Of the few rides I did on the Cove before the snow fell, I enjoyed being made hyper-aware of the lack of suspension, mostly operational disc brakes and what a rigid steel fork combined with skinny 2.1" tires feels like on even the most lightly rooted trails. Everything that was old was suddenly new (and very challenging) again, and that was a lot of fun.

The Cove Handjob will likely remain a commuter bike for me, but I'll most certainly break it out once in a while on our Whitehorse trails, just for giggles...and to remind myself of my north shore roots.

Be brave enough to try journal/be-brave-enough-to-try Fri, 29 Sep 2017 00:00:00 +0000 I think it's important to regularly make choices that you know will result in discomfort, worry and fear.

If you find that you typically gravitate towards what's comfortable, known and logical, you're missing opportunities for growth, a widening of perspective and some good ol' fashioned adventure.

It wasn't until I met Sharla, got married and we had children that I started to recognize some of the comfortable, long-lasting choices I'd made in my life. This became especially true in the past ten years as our kids grew older and I began to see myself through their eyes.

The willingness to try - to purposely choose the difficult path - means opening yourself up to the likely potential for public embarrassment and ridicule. You have to accept that you'll probably make a lot of mistakes and appear a fool.

For example, the sports I've participated most in over the course of my life have been those that I know well and am reasonably good at: cycling, snowboarding, skateboarding and skiing. I chose and stuck with these sports because they are logical and comfortable for me.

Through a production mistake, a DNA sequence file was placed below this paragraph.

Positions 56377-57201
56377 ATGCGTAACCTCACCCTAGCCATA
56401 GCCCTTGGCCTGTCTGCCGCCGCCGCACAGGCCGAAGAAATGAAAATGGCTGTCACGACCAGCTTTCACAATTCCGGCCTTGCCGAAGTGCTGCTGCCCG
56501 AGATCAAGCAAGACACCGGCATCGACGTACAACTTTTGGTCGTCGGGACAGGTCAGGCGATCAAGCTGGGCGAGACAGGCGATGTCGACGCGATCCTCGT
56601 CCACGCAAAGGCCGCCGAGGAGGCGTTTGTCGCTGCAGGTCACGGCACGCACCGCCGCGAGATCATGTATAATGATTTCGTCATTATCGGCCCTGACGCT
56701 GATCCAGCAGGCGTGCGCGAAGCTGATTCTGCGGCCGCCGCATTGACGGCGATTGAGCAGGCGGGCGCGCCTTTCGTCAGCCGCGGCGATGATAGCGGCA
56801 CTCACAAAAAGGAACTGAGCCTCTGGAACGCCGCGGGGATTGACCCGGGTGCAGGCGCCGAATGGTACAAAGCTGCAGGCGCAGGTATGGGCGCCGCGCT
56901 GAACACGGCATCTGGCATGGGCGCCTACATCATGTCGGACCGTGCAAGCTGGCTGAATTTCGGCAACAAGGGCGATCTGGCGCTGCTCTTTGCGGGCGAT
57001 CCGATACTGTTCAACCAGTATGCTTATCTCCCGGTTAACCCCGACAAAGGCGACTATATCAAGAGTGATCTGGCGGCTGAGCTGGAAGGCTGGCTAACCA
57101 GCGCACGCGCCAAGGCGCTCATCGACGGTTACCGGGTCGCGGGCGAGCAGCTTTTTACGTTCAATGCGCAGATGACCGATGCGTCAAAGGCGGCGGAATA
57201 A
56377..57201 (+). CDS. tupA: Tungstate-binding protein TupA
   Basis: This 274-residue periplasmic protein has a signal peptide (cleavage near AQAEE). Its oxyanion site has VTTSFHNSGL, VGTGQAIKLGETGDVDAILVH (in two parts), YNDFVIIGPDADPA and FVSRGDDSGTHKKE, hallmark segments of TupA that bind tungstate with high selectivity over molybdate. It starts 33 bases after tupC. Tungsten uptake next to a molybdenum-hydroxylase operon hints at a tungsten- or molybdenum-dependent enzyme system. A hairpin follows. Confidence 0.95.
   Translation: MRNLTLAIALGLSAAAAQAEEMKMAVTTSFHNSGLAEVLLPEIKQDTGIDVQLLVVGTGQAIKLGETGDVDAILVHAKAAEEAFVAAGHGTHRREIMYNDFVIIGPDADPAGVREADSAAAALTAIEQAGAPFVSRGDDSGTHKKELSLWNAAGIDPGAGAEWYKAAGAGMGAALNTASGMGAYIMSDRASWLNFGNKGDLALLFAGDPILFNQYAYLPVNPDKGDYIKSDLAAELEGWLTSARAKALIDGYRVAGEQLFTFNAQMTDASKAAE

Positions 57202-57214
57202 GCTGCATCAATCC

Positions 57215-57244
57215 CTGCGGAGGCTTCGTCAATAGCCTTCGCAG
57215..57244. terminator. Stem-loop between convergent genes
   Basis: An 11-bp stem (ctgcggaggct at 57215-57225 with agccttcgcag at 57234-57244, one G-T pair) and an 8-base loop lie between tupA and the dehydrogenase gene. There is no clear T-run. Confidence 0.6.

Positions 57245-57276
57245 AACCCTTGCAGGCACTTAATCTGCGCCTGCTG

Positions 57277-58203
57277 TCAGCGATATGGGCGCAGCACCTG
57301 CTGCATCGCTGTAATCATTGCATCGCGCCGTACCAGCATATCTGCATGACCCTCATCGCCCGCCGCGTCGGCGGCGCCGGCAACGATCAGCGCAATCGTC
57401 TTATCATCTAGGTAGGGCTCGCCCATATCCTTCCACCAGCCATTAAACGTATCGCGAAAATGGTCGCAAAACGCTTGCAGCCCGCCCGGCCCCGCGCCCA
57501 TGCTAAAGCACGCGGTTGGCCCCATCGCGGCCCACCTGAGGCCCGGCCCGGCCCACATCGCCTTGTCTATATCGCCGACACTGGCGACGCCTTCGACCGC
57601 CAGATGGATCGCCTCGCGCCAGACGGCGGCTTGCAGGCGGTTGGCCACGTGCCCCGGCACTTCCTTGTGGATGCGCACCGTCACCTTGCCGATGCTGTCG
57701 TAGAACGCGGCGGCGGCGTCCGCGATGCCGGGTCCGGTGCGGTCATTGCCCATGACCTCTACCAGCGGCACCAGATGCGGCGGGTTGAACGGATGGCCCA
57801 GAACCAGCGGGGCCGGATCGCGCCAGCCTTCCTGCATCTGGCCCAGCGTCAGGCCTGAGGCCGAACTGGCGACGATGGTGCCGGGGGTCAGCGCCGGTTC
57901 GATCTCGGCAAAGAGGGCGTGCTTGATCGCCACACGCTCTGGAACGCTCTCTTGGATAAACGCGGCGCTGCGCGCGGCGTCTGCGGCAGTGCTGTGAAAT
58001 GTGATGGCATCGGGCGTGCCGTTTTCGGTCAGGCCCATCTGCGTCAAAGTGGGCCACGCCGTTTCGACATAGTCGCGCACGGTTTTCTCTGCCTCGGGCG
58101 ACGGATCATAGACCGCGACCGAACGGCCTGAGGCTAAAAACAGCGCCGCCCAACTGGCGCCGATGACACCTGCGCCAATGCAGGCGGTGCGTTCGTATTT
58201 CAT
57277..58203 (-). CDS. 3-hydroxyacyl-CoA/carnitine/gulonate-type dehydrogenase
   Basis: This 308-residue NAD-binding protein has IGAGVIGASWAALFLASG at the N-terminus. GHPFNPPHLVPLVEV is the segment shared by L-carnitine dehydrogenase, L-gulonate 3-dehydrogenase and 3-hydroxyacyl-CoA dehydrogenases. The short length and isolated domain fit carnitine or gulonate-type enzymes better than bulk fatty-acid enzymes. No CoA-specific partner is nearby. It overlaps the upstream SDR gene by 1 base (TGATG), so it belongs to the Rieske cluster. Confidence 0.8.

Two years ago, I did the opposite: I joined a local men's basketball league, knowing that I wasn't very good and it would be challenging to keep up. Most of the league's players were also 10-20 years younger than me.

My first game, I was a disaster. I shot airballs, passed to players on the wrong team and grabbed rebounds, only to lose the ball seconds later. Like I said, a disaster. This went on for a number of games.

I'd played basketball in high school and university, but only with friends and in pick-up leagues. I had the most basic of skills and could get by with what I knew, but in a game setting that wasn't enough. Not even close.

I'm not a natural athlete, but I'm also not afraid of hard work. If I stick with something long enough, I know I'll eventually gain the necessary skills and experience to look not half-bad at it.

At this point, entering my third season in the basketball league I've made a lot of progress. I don't immediately panic when I get the ball, I drive to the basket and I can more easily predict what's going to happen and where I should be to help my team. Last season I even won the Most Improved Player award.

It's been extremely helpful that there's other guys in the league who quietly give me tips and pointers on how to play and what to do in different situations. This has been vital in building my confidence and a greater belief in my abilities.

Playing basketball is one area in my life where I chose the scary path on purpose. The same could be said for some other recent choices such as my job change, investments we've made, trips we've taken and different things we've done.